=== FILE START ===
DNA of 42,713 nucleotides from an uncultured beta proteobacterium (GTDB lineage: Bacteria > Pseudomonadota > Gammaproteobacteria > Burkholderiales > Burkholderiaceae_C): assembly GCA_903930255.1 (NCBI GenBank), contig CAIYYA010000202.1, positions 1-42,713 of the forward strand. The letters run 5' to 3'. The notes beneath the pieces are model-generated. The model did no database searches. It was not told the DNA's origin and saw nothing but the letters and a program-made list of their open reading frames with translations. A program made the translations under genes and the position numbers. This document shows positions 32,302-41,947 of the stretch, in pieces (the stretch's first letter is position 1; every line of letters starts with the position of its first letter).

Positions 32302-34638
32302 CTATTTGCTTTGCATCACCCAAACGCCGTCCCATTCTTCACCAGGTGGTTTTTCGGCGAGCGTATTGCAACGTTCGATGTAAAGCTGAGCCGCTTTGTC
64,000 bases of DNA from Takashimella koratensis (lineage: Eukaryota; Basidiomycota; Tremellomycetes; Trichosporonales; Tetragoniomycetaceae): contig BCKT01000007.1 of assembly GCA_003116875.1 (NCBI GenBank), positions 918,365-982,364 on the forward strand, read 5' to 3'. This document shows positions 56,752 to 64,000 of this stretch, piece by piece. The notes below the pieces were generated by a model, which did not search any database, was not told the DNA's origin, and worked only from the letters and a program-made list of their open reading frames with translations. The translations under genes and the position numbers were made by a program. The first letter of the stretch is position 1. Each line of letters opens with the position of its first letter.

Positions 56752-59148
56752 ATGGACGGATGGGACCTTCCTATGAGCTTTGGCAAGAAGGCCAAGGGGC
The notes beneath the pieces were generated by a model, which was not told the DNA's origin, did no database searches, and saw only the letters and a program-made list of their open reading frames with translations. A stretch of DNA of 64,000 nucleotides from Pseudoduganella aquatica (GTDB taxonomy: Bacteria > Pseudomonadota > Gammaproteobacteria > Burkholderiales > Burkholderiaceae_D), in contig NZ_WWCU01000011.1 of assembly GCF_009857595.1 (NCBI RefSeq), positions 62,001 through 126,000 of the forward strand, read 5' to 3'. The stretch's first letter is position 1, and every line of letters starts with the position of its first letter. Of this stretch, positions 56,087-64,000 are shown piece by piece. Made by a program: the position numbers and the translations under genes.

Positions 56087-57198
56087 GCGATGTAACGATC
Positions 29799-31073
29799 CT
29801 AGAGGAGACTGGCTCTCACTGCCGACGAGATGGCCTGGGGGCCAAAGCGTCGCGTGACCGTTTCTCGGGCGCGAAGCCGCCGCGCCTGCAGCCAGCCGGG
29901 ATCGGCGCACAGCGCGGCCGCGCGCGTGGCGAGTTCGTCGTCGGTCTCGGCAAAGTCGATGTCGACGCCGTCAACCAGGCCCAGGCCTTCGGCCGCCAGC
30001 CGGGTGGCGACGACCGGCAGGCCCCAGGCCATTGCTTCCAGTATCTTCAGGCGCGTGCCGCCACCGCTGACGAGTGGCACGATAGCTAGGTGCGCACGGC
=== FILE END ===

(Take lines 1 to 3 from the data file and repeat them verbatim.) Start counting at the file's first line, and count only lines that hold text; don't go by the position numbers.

DNA of 42,713 nucleotides from an uncultured beta proteobacterium (GTDB lineage: Bacteria > Pseudomonadota > Gammaproteobacteria > Burkholderiales > Burkholderiaceae_C): assembly GCA_903930255.1 (NCBI GenBank), contig CAIYYA010000202.1, positions 1-42,713 of the forward strand. The letters run 5' to 3'. The notes beneath the pieces are model-generated. The model did no database searches. It was not told the DNA's origin and saw nothing but the letters and a program-made list of their open reading frames with translations. A program made the translations under genes and the position numbers. This document shows positions 32,302-41,947 of the stretch, in pieces (the stretch's first letter is position 1; every line of letters starts with the position of its first letter).

Positions 32302-34638
32302 CTATTTGCTTTGCATCACCCAAACGCCGTCCCATTCTTCACCAGGTGGTTTTTCGGCGAGCGTATTGCAACGTTCGATGTAAAGCTGAGCCGCTTTGTC